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Occup Environ Med. 2003 Dec;60(12):977-82.

Investigating the dose-response relation between air pollution and total mortality in the APHEA-2 multicity project.

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Department of Hygiene and Epidemiology, University of Athens, Medical School, Athens 115 27, Greece.



Several recent studies have reported significant health effects of air pollution even at low levels of air pollutants, but in most of these studies linear non-threshold relations were assumed.


To investigate the NO2 mortality dose-response association in nine cities participating in the APHEA-2 project using two different methods: the meta-smooth and the cubic spline method.


The meta-smooth method developed by Schwartz and Zanobetti is based on combining individual city non-parametric smooth curves; the cubic spline method developed within the APHEA-2 project combines individual city estimates of cubic spline shaped dose-response relations. The meta-smooth method is easier and faster to implement, but the cubic spline method is more flexible for further investigation of possible heterogeneity in the dose-response curves among cities.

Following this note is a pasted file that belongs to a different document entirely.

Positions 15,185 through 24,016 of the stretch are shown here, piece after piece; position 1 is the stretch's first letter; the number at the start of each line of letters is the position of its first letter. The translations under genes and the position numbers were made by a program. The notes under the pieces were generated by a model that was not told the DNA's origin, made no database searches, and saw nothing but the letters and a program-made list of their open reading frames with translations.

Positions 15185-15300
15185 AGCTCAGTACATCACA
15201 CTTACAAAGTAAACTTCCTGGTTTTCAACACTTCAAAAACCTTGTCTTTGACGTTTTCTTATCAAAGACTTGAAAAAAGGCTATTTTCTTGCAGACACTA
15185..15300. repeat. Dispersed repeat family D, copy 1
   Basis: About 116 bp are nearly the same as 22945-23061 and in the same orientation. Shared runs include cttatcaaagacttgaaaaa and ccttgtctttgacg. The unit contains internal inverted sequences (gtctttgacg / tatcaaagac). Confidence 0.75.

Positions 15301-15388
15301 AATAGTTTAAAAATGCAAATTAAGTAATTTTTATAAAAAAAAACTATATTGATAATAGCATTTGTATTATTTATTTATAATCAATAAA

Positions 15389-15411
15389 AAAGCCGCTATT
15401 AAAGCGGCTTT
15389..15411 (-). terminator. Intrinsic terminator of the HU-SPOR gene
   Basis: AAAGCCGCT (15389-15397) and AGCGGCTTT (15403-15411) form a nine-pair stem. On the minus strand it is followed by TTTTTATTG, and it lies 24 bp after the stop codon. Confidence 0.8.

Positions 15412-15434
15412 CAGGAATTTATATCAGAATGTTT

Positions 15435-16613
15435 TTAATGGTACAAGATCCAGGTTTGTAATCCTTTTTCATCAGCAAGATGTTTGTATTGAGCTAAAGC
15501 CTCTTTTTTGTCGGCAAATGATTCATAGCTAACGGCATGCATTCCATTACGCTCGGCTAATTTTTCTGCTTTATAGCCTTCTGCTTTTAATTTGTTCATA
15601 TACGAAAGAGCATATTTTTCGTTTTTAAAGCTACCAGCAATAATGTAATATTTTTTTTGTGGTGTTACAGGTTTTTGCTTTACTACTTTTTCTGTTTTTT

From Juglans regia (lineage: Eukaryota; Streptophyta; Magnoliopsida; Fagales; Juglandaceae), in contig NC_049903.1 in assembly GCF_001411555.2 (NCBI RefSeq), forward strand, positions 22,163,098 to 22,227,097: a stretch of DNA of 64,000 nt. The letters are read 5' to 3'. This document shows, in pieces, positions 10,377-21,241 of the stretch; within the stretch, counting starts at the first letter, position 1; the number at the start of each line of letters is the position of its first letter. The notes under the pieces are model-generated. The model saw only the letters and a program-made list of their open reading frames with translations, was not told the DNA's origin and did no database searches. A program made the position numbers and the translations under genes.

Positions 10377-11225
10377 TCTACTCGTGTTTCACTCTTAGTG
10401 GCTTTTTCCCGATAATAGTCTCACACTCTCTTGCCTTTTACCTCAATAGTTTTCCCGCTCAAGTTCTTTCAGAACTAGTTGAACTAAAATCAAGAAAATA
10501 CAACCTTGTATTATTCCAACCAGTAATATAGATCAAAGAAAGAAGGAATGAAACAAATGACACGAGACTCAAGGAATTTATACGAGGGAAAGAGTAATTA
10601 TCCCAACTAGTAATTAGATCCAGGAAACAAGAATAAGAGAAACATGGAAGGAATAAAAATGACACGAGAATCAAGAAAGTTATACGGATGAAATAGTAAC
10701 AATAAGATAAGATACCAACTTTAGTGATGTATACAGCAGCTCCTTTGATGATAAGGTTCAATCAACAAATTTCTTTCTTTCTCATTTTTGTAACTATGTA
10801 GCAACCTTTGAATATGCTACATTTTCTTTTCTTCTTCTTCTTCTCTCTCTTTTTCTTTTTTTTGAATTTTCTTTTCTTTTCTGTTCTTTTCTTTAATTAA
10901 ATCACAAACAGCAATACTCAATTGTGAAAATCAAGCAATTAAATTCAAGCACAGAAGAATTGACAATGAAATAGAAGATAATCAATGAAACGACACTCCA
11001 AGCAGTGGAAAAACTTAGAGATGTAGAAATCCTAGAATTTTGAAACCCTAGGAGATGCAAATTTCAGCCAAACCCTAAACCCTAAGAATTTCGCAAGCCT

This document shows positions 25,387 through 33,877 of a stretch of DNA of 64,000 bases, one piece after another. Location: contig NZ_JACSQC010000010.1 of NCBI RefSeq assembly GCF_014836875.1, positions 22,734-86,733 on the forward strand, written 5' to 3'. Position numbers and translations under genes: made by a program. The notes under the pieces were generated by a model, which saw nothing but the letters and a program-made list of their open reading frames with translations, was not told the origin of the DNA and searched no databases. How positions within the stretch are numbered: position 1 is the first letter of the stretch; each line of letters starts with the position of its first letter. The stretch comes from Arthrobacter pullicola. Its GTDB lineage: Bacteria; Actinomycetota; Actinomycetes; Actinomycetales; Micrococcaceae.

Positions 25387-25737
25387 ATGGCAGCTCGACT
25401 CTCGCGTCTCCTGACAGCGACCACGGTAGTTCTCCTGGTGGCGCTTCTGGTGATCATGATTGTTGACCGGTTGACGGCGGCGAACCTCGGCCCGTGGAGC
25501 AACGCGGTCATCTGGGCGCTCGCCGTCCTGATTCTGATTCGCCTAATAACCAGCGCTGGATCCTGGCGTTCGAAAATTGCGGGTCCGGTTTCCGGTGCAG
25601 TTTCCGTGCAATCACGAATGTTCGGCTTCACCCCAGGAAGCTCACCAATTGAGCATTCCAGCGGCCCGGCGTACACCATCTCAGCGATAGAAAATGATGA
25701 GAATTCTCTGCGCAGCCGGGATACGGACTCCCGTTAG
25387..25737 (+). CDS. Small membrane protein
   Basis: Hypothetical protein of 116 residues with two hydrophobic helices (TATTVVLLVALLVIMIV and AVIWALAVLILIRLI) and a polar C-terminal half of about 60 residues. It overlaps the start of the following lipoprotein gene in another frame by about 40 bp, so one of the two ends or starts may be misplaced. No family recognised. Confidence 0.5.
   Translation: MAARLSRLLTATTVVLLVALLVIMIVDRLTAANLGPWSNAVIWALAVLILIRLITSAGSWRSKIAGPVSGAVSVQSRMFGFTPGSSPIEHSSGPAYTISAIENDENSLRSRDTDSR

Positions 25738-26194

In the range of the pollutant common to all cities the two methods gave similar and comparable curves. Using the cubic spline method it was found that smoking prevalence acts as an effect modifier with larger NO2 effects on mortality at lower smoking prevalence.


The NO2-mortality association in the cities included in the present analysis, could be adequately estimated using the linear model. However, investigation of the city specific dose-response curves should precede the application of linear models.

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